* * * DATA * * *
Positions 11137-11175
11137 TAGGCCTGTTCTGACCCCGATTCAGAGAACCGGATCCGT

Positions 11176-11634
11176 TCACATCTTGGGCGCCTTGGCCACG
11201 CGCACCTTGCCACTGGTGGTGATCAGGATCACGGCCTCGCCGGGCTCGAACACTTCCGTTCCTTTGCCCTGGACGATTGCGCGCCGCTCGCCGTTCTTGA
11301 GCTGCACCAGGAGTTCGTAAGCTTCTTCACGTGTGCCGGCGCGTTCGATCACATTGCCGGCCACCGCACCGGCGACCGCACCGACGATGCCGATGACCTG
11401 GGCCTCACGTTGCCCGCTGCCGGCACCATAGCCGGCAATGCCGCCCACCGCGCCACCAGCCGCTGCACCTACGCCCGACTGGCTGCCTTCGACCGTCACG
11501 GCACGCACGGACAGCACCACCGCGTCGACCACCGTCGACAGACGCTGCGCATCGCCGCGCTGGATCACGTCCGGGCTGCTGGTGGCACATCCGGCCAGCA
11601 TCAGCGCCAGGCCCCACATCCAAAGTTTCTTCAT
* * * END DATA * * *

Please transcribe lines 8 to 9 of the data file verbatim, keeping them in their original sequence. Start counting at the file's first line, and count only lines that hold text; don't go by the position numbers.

11501 GCACGCACGGACAGCACCACCGCGTCGACCACCGTCGACAGACGCTGCGCATCGCCGCGCTGGATCACGTCCGGGCTGCTGGTGGCACATCCGGCCAGCA
11601 TCAGCGCCAGGCCCCACATCCAAAGTTTCTTCAT